Basic Cybersecurity Tips for Seniors (and Anyone Else, for that Matter)

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Besides being useful, informative and generally amazing, the Internet is also dangerous terrain. Children and young adults may not even remember life before the Internet began replacing many things in our lives. Since they have grown up with it, they have a more or less natural feeling of its limits and threats (which does not at all mean that they don’t need rules and guidance in internet usage).

They are vulnerable due to their age and possible lack of critical judgement, rather than lack of technological prowess; however, there’s an even more vulnerable group increasingly more present online – senior citizens. In fact, by 2014, over 60% of the US population over 65 used the Internet to some extent. The latter may experience trouble with the safety threats that the web poses because of the opposite reason – they may lack a general understanding of how the internet works, what its setbacks are and how online activities may cause problems in real life. It’s a stress for most of our grandmothers and grandfathers, as intelligent, experienced and thoughtful they may be. So, we’ve compiled a list of simple steps that should greatly enhance internet safety for those who haven’t had much experience with it.

Clicking links and opening e-mail attachments

Definitely something to avoid, unless you’re absolutely sure of the sender, his or her intentions and the fact that it’s safe. For instance, if a friend has informed you that he’s going to send you a picture or a link to an interesting article or video, then you’re most likely safe. If, however, a link appears in a letter out of the blue, even from a trusted sender, just don’t click on it. There are many sophisticated malware and phishing methods that require you to click a link, and then mine your personal information, including passwords and banking info.

Use more than one credit card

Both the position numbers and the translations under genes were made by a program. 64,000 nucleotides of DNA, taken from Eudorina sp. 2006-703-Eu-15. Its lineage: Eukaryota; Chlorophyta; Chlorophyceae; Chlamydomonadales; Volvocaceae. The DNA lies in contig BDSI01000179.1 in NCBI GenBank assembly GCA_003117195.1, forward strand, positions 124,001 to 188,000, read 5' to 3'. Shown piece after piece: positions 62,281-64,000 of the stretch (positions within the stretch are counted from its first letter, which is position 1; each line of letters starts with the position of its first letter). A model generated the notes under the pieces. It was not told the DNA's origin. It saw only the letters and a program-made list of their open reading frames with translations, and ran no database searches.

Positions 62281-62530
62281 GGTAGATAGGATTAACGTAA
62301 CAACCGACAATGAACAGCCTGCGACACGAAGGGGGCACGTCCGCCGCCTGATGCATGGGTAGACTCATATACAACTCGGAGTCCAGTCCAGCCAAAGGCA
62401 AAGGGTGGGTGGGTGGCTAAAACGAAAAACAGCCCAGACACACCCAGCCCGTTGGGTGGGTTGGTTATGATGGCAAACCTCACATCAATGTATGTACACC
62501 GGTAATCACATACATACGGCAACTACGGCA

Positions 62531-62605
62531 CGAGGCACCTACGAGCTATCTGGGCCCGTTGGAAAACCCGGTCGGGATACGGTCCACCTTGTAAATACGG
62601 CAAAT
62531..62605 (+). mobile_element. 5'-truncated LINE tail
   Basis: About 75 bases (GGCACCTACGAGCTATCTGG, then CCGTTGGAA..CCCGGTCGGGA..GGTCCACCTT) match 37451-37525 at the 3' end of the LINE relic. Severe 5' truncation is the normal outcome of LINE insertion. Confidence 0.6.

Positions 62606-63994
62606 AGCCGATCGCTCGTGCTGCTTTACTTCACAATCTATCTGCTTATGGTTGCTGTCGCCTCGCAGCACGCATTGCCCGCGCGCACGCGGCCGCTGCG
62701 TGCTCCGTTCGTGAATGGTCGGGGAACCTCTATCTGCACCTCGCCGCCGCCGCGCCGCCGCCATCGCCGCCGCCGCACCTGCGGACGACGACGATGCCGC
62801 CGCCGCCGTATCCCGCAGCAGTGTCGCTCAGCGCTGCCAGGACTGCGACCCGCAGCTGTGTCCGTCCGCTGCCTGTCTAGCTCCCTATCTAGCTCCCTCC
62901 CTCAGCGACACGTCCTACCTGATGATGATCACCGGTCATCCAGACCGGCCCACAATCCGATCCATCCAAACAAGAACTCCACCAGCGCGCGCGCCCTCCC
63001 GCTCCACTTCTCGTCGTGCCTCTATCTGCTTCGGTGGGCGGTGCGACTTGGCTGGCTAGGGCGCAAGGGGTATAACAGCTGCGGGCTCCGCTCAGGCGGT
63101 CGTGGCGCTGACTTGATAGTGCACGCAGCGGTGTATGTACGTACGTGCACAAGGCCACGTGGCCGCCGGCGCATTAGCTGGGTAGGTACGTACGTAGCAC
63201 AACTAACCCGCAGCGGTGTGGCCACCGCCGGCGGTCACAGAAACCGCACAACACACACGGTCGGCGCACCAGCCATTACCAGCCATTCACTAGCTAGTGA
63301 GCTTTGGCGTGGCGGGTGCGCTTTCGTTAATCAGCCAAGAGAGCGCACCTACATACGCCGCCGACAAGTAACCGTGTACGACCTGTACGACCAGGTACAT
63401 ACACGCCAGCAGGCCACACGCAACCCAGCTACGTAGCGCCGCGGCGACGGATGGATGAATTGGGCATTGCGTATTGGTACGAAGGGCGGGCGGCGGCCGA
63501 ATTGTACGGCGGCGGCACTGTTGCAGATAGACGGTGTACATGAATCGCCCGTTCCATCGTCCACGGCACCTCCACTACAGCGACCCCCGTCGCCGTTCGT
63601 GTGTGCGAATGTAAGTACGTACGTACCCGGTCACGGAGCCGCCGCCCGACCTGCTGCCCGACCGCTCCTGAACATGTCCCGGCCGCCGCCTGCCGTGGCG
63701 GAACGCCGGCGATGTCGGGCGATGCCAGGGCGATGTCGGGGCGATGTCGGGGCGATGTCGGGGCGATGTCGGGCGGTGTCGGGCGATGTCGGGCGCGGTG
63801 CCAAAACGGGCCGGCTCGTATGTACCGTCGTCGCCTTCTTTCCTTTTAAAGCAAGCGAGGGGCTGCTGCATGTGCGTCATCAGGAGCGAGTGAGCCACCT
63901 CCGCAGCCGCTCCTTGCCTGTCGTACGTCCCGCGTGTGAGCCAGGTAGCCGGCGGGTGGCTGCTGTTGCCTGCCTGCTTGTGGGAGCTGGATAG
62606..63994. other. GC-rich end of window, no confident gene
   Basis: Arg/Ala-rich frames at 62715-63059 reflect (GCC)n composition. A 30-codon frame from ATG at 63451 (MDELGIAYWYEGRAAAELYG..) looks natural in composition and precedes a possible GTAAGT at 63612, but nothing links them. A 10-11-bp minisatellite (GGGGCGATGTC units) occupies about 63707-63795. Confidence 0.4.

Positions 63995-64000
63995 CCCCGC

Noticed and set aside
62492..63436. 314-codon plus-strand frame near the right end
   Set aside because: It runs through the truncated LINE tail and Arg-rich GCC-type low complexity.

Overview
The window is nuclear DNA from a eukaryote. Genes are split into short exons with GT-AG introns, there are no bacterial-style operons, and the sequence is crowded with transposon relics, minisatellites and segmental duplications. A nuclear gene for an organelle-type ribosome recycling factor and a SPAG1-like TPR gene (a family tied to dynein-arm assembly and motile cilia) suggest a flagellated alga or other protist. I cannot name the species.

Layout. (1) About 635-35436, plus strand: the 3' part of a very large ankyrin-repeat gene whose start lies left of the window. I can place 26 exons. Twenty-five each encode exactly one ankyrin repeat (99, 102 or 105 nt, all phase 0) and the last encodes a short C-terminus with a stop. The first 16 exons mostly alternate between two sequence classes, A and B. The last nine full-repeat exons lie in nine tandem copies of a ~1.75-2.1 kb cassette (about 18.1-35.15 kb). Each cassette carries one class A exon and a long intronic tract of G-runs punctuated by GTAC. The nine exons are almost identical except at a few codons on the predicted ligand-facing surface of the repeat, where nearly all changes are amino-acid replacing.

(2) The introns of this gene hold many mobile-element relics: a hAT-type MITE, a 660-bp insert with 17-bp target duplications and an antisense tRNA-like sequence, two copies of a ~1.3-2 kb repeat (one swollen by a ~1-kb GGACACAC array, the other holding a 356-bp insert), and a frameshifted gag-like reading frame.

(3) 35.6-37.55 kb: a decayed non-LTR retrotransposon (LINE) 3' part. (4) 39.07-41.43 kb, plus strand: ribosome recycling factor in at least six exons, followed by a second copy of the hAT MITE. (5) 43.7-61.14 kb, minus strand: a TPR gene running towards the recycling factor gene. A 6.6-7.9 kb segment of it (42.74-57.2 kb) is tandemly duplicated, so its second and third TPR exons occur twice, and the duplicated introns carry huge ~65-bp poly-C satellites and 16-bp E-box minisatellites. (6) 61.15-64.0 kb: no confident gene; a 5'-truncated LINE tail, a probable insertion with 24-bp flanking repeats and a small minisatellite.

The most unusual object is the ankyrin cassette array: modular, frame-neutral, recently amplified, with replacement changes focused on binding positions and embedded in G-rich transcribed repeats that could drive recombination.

It’s best to apply for several different cards with low credit lines than keep your eggs in one basket. In case of credit card theft or fraud it would make more sense to deal with a smaller compromised amount. The use of debit cards should be limited to cash withdrawal transactions, since credit card companies far surpass banks in fraud and theft protection.

Use different devices for different activities

It’s a worthwhile investment to separate your activities between a low-risk and a high-risk device, such as two computers, or a computer and a tablet. The point of doing that is to divest high-risk activities (these include e-mail, shopping, web browsing, etc.) from encrypted transactions (such as interaction with an online banking service), so that in case of your information being compromised it will not incur significant financial losses and prevent identity theft.

No public WiFi without a VPN

Public WiFi networks are notorious for being dangerous, since signing on to one exposes your device entirely. In order to be invisible to others when on a public WiFi network, a VPN (virtual private network) is required. It’s a program that creates a layer of protection from prying and makes you invisible to the public, and if you think of the Internet as just another public space, it would make a lot of sense.

Don’t communicate your information

The Internet makes it easy for cyber criminals to conceal themselves and conjure up websites or online identities to lure personal information from people. Entering online contests or giveaways, joining clubs, participating in charity should all entail checking the website’s reliability. Straightforward requests for personal information via e-mail or otherwise should be ignored and/or reported.

While the Internet has made our lives incredibly more convenient, it has opened up new possibilities for previously inexistent types of crimes. Following this basic advice should prevent a major portion of these problems, so that you can go about shopping, banking, dating online, staying in touch and getting information safely.